Then it occurred to me that all the geometry is already correct bar the engine centre line so I cut the chassis like so.

I then cut the engine section of the chassis so that the motor centreline would sit horizontally like so.

I used Aluminium tape to line up the chassis to 1, lengthen the wheelbase and 2, obtain the engine alignment. You can also see in this picture that the rear axle centre has gone upwards from its original position which has saved a huge amount of heartache and complicated fettleing gluing and dremel work.

I then used hot glue to fill the gaps and "weld" the chassis parts back together.

There then followed considerable fettle-ing with dremel, files and lots of swearing to get the engine cover and body shell fitted and aligned to the new floorpan layout. I got in such a temper with it that I forgot to take pictures.

Anyway i think it was worth it because when screwed all back together its beginning to take shape.

With the little time left over tonight (after all the new Dr Who was on tonight and my 10 year old daughter absolutely insists that I watch it with her) I was able to fabricate the beginnings of the airbox. It needs some milliput to smooth out the edges yet but its going to look ok I think.

On Sunday even God rested so unless I get deadly bored tomorrow I'll post some more progress next week.

See less See more
Ok, ok I've done a bit more even though I was going to take a break. Its just that scratchbuilding is very addictive and there's no rehab that can help!

So I've finished the airbox and routed a hole into it. Painted the shell and engine cover and dry brushed it with some silver.

I've put it together loosely so you can begin to see how its its going to look.

Here's a closer look at the airbox which I built up with Milliput to build in the curves and extend the intake slightly.

The engine detail will be sorted a little later on and get a coat of satin varnish to set it apart with a different visual texture. Far too shiney at the moment!

Not to mention decal application and scratch building a rear wing.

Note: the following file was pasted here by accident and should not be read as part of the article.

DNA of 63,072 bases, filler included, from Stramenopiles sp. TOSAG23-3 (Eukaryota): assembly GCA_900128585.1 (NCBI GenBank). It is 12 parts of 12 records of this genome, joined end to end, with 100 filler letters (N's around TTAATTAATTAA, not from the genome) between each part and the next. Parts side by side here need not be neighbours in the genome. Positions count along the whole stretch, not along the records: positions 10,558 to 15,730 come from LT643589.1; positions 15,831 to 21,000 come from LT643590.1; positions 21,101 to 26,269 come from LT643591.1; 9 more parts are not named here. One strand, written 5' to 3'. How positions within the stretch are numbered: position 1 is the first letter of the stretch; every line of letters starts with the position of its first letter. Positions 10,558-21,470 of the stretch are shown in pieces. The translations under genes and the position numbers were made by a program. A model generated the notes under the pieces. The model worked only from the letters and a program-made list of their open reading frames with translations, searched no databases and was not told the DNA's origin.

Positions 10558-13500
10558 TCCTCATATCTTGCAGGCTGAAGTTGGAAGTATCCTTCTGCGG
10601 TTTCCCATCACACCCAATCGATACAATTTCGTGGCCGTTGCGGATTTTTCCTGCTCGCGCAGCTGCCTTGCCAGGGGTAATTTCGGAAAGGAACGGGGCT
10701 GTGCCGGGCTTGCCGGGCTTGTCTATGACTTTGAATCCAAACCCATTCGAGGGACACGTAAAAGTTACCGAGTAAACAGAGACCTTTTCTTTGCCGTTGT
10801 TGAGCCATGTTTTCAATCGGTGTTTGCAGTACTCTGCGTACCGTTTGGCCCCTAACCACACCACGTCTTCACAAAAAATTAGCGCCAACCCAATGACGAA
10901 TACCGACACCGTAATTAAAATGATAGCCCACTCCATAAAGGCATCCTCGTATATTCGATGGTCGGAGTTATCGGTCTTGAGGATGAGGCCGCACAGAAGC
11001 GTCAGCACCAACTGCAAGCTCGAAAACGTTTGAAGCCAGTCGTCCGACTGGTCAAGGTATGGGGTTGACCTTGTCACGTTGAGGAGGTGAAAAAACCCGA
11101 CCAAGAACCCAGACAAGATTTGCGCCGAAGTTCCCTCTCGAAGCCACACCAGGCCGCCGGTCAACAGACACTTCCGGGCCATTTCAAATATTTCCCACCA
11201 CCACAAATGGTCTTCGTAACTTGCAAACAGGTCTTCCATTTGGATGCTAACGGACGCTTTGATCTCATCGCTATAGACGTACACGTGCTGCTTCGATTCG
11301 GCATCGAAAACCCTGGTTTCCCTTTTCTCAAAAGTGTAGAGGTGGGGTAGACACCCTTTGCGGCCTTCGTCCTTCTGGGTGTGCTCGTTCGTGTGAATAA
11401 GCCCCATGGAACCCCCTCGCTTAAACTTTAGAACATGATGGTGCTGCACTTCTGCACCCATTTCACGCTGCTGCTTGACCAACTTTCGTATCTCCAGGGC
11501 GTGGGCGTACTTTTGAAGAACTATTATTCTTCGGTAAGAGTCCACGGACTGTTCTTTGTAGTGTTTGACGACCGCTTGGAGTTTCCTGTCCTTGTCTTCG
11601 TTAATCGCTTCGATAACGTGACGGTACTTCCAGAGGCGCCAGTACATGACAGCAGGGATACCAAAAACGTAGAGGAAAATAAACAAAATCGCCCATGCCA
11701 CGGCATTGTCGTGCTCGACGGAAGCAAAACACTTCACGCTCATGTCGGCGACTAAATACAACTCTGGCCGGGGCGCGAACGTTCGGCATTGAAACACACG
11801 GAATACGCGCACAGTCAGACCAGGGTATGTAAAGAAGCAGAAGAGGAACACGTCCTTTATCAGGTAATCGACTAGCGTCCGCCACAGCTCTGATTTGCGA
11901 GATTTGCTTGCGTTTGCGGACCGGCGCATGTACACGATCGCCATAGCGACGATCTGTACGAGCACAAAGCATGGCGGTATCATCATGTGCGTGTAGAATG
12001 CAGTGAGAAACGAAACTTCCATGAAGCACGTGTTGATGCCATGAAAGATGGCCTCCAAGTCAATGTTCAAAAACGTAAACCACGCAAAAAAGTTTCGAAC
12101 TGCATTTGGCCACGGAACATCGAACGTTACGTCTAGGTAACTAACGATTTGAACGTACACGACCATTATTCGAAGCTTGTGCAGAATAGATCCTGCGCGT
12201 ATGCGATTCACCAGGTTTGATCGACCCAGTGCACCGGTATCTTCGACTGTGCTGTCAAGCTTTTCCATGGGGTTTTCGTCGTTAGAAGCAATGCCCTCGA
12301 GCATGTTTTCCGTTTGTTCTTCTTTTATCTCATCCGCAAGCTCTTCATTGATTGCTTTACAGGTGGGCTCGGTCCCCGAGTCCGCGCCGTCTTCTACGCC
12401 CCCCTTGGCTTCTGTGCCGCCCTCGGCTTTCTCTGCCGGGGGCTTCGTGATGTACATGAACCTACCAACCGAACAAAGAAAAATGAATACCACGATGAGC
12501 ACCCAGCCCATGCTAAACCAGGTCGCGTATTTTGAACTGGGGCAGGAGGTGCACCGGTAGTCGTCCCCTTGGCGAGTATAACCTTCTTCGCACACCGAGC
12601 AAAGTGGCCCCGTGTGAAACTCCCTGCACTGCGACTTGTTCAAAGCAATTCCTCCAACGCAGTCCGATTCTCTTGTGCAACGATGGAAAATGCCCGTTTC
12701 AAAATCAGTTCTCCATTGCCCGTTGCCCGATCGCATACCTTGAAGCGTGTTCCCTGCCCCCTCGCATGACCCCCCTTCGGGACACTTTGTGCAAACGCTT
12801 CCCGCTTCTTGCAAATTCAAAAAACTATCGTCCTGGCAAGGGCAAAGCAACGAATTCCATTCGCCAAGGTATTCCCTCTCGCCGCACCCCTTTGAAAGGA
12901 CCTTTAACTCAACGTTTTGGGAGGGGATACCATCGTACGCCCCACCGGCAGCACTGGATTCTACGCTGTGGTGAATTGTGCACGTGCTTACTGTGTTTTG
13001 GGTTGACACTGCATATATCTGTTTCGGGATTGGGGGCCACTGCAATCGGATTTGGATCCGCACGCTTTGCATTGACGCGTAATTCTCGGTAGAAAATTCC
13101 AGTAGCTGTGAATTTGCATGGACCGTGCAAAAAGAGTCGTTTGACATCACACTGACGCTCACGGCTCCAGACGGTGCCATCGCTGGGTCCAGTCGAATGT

Lots to do yet, see you soon.
See less See more
Stroke of luck today! I was able to pick up a stock March Rear wing so no need to scratch build one.

I've got this amazing Aluminium adhesive tape that is great for wings, so I've covered the rear wing to disguise the original livery.

I've also added a bit more detail to the engine cover, with plug leads, radiator detail, and some painted details.

Once again I've done a quick re assembly to see if I'm getting the look. The rear wing is only bluetacked into place at the moment, as I've yet to design a fixed wing location yet. But its getting late now - and its a school night - so thats all for tonight.

See less See more
Tonight I have been cutting my paper, homemade decals and dressing the bodyshell.

The trick is to use an UBER SHARP Xacto type knife to get a clean cut. That way you dont have to apply too much pressure and therefore you get a nice precise cut.

Then (and you ain't going to believe this bit) I use Pritt Stick to glue them into place on the shell.

Here's what it looks like afterwards.

The red and green stripes either side of the spanner near the cockpit are carefully cut pieces of coloured insulating tape. Works quite well I think.

Dont worry you lose most of the sharp edges once its had a coat of varnish.

But because I've run clean out of varnish I decided to craft "The Monza Gorilla" himself.

The helmet is from a scaley pit crew figure and I like to use them because they resemble the AGV helmets used in the 1970's.

I'll get some varnish tomorrow and hopefully have it somewhere near finished in time for a blast at Bearwood Circuit this Thursday. Night all!
See less See more